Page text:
CABI Climate Change Series Series

Climate, Ticks and Disease

Edited by Pat Nuttall
Hardback
December 2021
9781789249637
More details
  • Publisher
    CABI
  • Published
    22nd December 2021
  • ISBN 9781789249637
  • Language English
  • Pages 544 pp.
  • Size 6" x 9"
$205.00

This book brings together expert opinions from scientists to consider the evidence for climate change and its impacts on ticks and tick-borne infections, and provide predictions for the future. It considers what is meant by "climate change," how relevant climate models are to ecosystems, and predictions for changes in climate at global, regional, and local scales relevant for ticks and tick-borne infections. It examines changes to tick distribution and the evidence that climate change is responsible. The effect of climate on the physiology and metabolism of ticks, including potentially critical impacts on the tick microbiome is stressed. Given that the notoriety of ticks derives from pathogens they transmit, do changes in climate affect vector capacity? Ticks transmit a remarkable range of micro- and macro-parasites many of which are pathogens of humans and domesticated animals. The intimacy between tick-borne agent and tick vector means that any impacts of climate on a tick vector will impact tick-borne pathogens. Most obviously, such impacts will be apparent as changes in disease incidence and prevalence. The evidence that climate change is affecting diseases caused by tick-borne pathogens is considered, along with the potential to make robust predictions of future events.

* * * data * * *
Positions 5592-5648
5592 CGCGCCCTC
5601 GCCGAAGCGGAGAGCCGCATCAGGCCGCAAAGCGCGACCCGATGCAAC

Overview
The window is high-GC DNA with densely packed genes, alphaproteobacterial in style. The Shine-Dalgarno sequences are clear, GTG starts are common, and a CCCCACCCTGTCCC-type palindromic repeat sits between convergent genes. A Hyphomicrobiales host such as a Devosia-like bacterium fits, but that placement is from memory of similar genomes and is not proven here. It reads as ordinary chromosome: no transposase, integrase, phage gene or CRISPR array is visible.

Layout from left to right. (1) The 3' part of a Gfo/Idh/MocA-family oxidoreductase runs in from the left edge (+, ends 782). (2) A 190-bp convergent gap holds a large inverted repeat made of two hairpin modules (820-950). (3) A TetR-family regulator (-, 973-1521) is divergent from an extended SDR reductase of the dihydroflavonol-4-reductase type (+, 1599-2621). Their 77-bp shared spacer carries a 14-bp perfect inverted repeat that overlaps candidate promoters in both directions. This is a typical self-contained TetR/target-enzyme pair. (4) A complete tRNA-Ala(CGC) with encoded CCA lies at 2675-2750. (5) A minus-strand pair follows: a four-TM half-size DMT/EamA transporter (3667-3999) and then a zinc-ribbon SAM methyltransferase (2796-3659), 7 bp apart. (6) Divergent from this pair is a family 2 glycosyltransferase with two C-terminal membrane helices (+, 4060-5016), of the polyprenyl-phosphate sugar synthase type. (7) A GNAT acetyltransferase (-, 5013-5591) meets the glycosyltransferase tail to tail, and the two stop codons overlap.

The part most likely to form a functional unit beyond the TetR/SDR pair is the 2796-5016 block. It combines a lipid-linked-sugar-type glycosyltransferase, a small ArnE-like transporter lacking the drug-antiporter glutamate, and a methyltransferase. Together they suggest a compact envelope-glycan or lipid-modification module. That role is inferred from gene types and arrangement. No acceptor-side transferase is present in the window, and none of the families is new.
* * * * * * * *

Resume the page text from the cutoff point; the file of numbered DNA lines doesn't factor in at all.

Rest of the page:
Section 1: Climate
Section 1.1: Climate and the tick ecosystem
Chapter 1: Future climate of Africa
Chapter 2: Vegetation-climate interactions – into the tick zone
Section 1.2: Modelling climate change impacts
Chapter 3: Climate change and Lyme disease
Chapter 4: How to model the impact of climate change on vector-borne diseases?
Chapter 5: Challenges of modelling and projecting tick distributions
Chapter 6: Considerations for predicting climate change implications on future spatial distribution ranges of ticks
Section 1.3 Synopsis: Climate
Section 2: Ticks
Section 2.1: Climate impacts on tick physiology
Chapter 7: Can the impact of climate change on the tick microbiome bring a new epidemiological landscape to tick-borne diseases?
Chapter 8: Climate influence on tick neurobiology
Chapter 9: The impact of climate change on tick host-seeking behaviour
Chapter 10: Expected transitions in ticks and their heritable endosymbionts under environmental changes
Chapter 11: Drought and tick dynamics during climate change
Chapter 12: Climate influences on reproduction and immunity in the soft tick, Ornithodoros moubata
Chapter 13: Climate change and ticks: measuring impacts
Section 2.2: Climate impacts on tick populations
Chapter 14: Scandinavia and ticks in a changing climate
Chapter 15: Birds, ticks, and climate change
Chapter 16: How tick vectors are coping with global warming
Chapter 17: Possible direct and human-mediated impact of climate change on tick populations in Turkey
Chapter 18: Climate change alone cannot explain altered tick distribution across Europe: a spotlight on endemic and invasive tick species
Chapter 19: Climate and management effects on tick-game animal dynamics
Chapter 20: Climate-driven livestock management shifts and tick populations